Human anatomy using a systemic approach, emphasizing the functional aspects of gross and histologic anatomy.
KINE 1P98 & HLSC 2P96 – Human Musculoskeletal Anatomy
Overview of the musculoskeletal system including the anatomical features of bones and muscles, joint actions, skeletal and muscular movements, the spinal cord, and appendicular peripheral nerves and blood vessels.
Upper-Year Electives: KINE 3P80, KINE 3P98, KINE 4P81
Associated Courses: HLSC 4P95
Undergraduate and Graduate Student Research
Students interested in developing their research interests in human anatomy have the opportunity to explore this facet during their undergraduate education. Directed reading courses and 4th year thesis courses give students the chance to participate in current, ongoing work under the supervision of instructors and lab demonstrators. As research interests expand and the program evolves, graduate student research opportunities will also become available.
The role of peer-led instruction in anatomy education
The Impact of an Undergraduate Anatomy Peer-Led Teaching Program on the Perceptions and Appraisal of the Anatomy Discipline
Anatomy Volunteer Program
Anatomy volunteers have become an integral part of the anatomy program, leading to the successful integration of teaching and learning in our anatomy labs.
Anatomy students from both departments of Health Sciences and Kinesiology are invited back to the teaching and learning labs to share their experiences with a new cohort of incoming students. This experience provides an opportunity for volunteers to not only help new students being introduced to the anatomy learning environment, but the chance to hone their own skills in teaching, presenting, and expanding their core knowledge.
Students who have successfully completed an anatomy course in either Systems Anatomy or Musculoskeletal Anatomy can apply to be volunteers in the lab. As volunteers, they’re responsible for sharing what they’ve learned with new/incoming students. That can mean assisting with setting up models or specimens in the lab, coming up with practice review questions, or simply sharing tips and tricks with incoming students to help make their experience in the lab more memorable and productive.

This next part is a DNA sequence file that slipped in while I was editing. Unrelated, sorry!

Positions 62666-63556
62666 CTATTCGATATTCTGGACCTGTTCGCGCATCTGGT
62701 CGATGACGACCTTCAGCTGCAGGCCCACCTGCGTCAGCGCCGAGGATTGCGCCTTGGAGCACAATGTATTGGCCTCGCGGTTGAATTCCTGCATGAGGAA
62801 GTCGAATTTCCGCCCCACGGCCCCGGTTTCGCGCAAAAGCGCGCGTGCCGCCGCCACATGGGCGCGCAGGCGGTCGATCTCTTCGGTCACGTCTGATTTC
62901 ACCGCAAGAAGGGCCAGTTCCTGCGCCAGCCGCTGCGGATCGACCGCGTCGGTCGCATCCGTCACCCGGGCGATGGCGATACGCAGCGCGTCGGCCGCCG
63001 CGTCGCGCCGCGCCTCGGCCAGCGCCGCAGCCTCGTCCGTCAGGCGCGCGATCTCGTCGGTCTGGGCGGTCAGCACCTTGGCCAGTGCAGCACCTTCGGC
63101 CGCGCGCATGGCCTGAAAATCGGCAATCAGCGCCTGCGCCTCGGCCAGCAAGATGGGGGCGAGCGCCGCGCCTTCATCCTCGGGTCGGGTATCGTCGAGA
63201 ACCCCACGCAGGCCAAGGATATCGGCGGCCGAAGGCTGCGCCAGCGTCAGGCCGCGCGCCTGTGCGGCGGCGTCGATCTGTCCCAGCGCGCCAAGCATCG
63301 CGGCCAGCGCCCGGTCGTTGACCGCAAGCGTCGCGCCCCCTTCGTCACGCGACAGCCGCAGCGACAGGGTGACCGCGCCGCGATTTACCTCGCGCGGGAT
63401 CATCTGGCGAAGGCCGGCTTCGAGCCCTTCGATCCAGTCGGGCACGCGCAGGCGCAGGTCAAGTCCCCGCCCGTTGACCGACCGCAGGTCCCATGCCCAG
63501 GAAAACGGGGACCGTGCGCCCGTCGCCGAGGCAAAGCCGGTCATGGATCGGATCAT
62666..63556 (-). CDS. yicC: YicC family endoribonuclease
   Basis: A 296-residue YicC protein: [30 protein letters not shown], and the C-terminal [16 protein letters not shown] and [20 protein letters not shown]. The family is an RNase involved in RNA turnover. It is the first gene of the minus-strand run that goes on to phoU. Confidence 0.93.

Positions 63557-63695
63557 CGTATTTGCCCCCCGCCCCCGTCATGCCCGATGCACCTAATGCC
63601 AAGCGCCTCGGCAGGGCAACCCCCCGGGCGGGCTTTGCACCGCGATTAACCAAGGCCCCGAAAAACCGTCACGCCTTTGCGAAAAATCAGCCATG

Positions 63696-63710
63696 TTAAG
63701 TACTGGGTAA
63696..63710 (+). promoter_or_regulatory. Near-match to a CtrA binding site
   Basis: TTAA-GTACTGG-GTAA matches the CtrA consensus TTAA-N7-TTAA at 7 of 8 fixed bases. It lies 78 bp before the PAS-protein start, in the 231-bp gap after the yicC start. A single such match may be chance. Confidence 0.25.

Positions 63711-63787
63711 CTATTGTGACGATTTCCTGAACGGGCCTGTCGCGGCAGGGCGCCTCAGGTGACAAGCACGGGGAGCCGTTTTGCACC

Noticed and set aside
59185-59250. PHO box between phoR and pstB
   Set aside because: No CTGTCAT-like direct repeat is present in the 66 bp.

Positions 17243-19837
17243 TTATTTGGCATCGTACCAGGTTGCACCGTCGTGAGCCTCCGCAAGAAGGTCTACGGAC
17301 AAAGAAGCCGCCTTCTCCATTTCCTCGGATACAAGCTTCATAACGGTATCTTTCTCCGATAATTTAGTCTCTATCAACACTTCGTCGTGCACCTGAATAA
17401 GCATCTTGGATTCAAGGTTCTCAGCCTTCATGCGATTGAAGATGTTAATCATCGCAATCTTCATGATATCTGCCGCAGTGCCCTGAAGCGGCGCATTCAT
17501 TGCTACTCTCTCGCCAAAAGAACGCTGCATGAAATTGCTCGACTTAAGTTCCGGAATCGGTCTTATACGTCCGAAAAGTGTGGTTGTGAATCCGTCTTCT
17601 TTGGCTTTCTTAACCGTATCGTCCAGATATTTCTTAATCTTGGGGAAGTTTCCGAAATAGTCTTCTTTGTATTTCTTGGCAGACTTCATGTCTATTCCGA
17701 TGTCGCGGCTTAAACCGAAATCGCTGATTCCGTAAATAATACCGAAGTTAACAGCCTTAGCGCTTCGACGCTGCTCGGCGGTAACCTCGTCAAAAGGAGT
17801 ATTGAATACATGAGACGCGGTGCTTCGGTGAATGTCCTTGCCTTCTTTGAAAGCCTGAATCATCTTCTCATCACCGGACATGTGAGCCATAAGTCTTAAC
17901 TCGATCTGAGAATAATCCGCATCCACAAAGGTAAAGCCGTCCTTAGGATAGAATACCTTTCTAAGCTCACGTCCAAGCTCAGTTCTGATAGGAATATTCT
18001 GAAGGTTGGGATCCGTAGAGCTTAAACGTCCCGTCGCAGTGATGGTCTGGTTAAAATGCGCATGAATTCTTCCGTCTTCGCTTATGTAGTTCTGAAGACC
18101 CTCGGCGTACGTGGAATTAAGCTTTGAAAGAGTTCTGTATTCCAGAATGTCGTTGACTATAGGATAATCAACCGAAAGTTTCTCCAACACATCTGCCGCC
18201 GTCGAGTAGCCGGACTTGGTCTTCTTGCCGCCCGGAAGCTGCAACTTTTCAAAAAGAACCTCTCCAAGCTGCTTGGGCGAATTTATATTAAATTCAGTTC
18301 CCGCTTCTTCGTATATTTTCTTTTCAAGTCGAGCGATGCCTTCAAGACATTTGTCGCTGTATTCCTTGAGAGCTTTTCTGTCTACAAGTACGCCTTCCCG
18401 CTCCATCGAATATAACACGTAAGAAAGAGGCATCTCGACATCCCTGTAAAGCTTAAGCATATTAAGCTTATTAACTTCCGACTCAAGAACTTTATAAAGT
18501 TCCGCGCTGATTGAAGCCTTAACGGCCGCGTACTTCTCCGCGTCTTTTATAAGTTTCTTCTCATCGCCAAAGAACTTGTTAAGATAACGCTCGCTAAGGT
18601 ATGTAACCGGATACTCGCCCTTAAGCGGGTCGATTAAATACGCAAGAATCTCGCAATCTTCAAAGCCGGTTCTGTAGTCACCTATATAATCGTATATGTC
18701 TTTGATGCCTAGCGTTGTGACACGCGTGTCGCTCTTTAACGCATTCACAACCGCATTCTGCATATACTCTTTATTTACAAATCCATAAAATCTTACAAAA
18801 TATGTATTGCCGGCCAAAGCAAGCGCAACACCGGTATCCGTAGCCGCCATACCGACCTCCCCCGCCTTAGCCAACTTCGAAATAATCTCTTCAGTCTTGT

Many of our volunteers use their experience to come back to the lab to help maintain their anatomy knowledge and continue learning. Some of our volunteers have turned this experience into an opportunity to participate in conducting research later in their academic careers, as well as use their volunteer hours to apply to graduate programs in health-related fields. Volunteers also get valuable experience in teaching, and the knowledge that their insight can be passed on to the next cohort of students – part of what makes learning Anatomy at Brock so unique!
Sharing our Research!
In March of 2021, we set out to invite notable speakers, student researchers, and student peer educators to highlight the past year of the anatomy program here at Brock. In case you missed it, our first symposium can be viewed on YouTube, which was held online for anyone to join.
In 2022, our Second Annual Anatomy Symposium was held in a hybrid format, where people could join in-person and online!
In 2023, our Third Annual Anatomy Symposium was held in-person! Leading our exploration into art & anatomy was Dr. Yasmeen Mezil, and Dr. Wayne Vogl joined in from the University of British Columbia to share his lifetime of work in the field of anatomy. We even had the chance to create some art and models of our own!
For our upcoming Symposium in March 2024, we’ll be learning from professionals and clinicians in various industries, learning about how they’ve utilised their anatomical knowledge and sharing their experiences.